Audiance: Students in Geo- or Earth Sciences, Environmental Sciences and Geography
|Content||- Advanced methods for the description of fluvial sediments of coarse fluvial systems, including geophysical methods|
- Facies analysis and interpretation, description of sediment sorting, textures and structures of coarse fluvial systems
- Understanding sediment sorting and sediment transport processes of coarse gravelly rivers (the role of turbulence)
- Recognition of the relation between surface morphology (earth surface) and geological structures to recognize in outcrops or along cliffs
- Influence of preservation potential of sedimentary units in dynamic environments
- Landscape shaping processes
- Applied fluvial sedimentology
- recent developments in investigation methods
|Lecture notes||Handouts will be provided during semester (Text, Appendix, Figures)|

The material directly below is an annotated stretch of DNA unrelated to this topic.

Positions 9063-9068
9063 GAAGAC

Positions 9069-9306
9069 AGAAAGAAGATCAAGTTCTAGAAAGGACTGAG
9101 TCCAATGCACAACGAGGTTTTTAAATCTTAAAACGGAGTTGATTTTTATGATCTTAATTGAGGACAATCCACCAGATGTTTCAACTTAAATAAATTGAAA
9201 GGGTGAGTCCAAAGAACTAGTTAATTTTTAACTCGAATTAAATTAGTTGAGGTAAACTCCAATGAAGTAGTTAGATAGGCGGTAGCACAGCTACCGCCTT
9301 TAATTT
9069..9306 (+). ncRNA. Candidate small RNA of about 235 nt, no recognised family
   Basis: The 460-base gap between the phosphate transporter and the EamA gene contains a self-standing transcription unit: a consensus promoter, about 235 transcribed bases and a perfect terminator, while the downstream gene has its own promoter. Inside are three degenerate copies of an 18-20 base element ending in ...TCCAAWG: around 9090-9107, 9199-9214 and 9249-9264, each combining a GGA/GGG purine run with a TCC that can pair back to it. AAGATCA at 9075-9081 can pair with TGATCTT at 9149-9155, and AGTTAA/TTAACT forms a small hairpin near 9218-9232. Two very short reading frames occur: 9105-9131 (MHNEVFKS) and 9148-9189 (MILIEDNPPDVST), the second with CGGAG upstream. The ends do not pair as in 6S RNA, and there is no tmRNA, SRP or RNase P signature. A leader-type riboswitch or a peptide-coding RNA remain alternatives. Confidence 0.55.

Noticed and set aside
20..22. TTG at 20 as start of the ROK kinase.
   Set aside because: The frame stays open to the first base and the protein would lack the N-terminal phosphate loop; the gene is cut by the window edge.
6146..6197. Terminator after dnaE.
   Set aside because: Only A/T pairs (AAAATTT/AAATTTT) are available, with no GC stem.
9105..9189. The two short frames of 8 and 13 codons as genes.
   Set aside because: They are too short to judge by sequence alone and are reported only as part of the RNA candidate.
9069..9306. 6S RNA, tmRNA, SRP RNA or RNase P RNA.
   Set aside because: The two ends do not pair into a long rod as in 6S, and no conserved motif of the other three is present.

|Literature||Bridge, John S., 2003, Rivers and Floodplains; Forms, Processes and Sedimentary RecordCalow, |
Best, J. L. and Bristow, C. S., 1993, Braided Rivers, Geological Society Special Publication, No 75.
Clifford, N. J. et al. 1993, Turbulence, Perspectives on Flow and Sediment Transport, Wiley, 360 p.
P. and Petts, G., 1995, The Rivers Handbook: Hydrological and Ecological Principles, Volume I and II
Miall, A. D., 1985, The Geology of Fluvial Deposits, Sedimentary Facies Analysis, Basin Analysis, and Petroleum Geology
Chiang, H. H. 1992, Fluvial Processes in River Engineering
|Prerequisites / Notice||Study of selected papers related to the course|
Requirements: Basic courses in Geo- or Earth Sciences
Working Excursions as important topic of the course (according to the ETH Corona protection Measures)
Students registering for the course confirm having read and accepted the terms and conditions for excursions and field courses of D-ERDW https://www.ethz.ch/content/dam/ethz/special-interest/erdw/department/dokumente/studium/exkursionen/AGB_ERDW_Exkursionen_en.pdf